Court of Appeals grants requests for Parker’s court records

PADUCAH- The Kentucky Court of Appeals has granted Paxton Media Group’s request to access sealed information from the Marshall County High School Shooting.

That shooting on January 23 resulted in the deaths of 15-year-olds Bailey Holt and Preston Cope. 18 other students were injured. 15-year-old student Gabriel Parker has been charged as an adult in the case.

Gabriel Parker

Paxton Media Group, which owns WPSD-TV, filed two petitions for writ mandamus or prohibition in February. The first asked the Court to order Marshall County Circuit Court to release the recording of Parker’s arraignment along with access to further proceedings. The second filing sought relief from a gag order and the unsealing all records relating to the case. The Court of Appeals decided to treat both filings as one.

Judge James “Jamie” Jameson

In his filed opinion, Judge Glen Acree stated PMG is entitled access to court documents and a recording of Parker’s arraignment. He added Marshall County Circuit Judge Jameson’s decisions to close the arraignment, and the reasoning he gave in his response, were “error.”

Acree stated Parker still does reserve the right to appellate to review of the challenge to his transfer from juvenile court to circuit, but protection to seal his information is no longer applicable. He adds Jameson failed to conduct a hearing as instructed by the Court, citing a case Lexington Herald-Leader Co., Inc. v. Meigs. In that, the Court states a “pretrial hearing should be closed to the public and press only after a determination is made that there is a substantial probability that the right of the accused to a fair trial or his other constitutional rights will be otherwise irreparably damaged.” Acree also stated that Jameson did not consider less restrictive measures, which is also instructed by the Court.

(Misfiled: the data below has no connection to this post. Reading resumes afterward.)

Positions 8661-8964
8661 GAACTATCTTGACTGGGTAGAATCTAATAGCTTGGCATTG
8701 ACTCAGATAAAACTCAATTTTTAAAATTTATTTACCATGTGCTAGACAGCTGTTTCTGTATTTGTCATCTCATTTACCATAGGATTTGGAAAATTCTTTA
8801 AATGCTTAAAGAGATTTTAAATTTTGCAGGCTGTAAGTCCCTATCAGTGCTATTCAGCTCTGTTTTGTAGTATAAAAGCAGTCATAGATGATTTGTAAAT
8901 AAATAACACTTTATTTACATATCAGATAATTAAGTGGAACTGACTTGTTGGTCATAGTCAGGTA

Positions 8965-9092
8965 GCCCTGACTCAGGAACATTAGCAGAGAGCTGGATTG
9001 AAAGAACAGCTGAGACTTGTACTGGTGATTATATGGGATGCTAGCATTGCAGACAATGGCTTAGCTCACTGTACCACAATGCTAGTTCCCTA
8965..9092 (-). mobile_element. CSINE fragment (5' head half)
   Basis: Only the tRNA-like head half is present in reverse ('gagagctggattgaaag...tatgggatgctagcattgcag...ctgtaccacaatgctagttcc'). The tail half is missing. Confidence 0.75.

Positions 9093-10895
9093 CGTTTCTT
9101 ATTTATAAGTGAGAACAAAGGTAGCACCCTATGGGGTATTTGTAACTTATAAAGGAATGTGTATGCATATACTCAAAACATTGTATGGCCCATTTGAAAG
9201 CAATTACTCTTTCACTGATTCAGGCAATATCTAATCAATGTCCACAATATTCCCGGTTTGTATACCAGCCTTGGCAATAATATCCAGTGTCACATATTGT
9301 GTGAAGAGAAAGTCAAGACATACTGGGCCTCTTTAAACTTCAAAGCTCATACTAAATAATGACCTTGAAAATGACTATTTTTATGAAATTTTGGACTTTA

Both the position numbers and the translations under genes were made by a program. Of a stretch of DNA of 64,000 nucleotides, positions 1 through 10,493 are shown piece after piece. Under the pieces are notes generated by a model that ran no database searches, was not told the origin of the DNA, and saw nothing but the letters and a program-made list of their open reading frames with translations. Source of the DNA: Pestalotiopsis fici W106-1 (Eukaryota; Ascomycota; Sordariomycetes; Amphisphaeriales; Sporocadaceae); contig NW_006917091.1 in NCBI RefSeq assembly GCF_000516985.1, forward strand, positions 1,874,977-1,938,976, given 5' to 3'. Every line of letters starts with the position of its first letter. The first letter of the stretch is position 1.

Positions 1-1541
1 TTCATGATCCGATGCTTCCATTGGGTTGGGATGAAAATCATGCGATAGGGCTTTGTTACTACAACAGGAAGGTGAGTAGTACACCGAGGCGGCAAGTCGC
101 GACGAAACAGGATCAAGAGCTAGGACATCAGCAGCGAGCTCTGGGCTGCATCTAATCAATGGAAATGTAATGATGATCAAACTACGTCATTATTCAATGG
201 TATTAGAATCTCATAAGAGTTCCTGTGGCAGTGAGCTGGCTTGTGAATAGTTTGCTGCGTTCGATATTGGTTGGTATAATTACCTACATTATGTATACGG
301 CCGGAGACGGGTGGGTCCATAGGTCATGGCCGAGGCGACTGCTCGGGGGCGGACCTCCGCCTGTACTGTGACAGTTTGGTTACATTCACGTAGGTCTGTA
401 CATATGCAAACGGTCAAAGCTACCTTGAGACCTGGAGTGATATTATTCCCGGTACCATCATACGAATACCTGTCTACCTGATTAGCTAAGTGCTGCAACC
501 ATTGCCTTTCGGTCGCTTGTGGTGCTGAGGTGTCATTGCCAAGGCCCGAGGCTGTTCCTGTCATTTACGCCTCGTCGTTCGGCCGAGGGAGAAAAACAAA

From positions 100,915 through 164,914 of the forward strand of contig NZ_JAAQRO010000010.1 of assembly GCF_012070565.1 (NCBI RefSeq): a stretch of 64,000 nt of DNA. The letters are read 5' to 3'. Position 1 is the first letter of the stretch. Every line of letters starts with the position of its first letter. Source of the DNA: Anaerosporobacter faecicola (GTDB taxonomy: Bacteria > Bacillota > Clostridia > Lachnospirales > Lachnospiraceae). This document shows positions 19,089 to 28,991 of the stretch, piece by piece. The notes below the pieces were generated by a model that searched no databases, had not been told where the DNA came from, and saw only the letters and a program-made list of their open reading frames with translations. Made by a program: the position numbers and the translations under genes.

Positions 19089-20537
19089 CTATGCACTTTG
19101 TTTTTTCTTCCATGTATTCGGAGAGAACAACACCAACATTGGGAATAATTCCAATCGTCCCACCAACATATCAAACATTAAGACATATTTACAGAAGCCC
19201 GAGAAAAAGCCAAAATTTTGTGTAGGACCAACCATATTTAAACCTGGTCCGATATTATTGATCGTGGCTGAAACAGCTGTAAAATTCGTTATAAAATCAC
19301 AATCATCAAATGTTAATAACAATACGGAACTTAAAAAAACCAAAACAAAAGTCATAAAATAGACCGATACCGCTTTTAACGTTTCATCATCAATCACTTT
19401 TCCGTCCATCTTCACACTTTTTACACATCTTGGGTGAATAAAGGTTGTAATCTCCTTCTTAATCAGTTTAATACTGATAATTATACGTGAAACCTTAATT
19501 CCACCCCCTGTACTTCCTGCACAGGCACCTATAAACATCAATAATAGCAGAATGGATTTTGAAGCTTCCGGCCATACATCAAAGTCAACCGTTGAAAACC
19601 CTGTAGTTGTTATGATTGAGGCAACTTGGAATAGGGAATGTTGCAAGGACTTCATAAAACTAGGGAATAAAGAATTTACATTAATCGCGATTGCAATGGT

Agree stated without that hearing, Parker’s defense could argue his right to fair trial outweighs the public’s right to information, but that the defense has not made that argument.

As for the gag order, Acree stated the Court cannot review the claim. Instead stating, “we simple remind the Respondent (Jameson) that, not unlike the open hearings and open records protection described in Meigs, there must be a hearing, consideration of less restrictive means, and specific findings before a gag order can be imposed.”

Marshall County Circuit Judge James “Jamie” Jameson will still preside over the case. While the Commonwealth requested a special judge to be appointed, the Kentucky Supreme Court denied the request.

You can read the Kentucky Court of Appeal Justice Glen Acree’s full order and opinion by clicking here.

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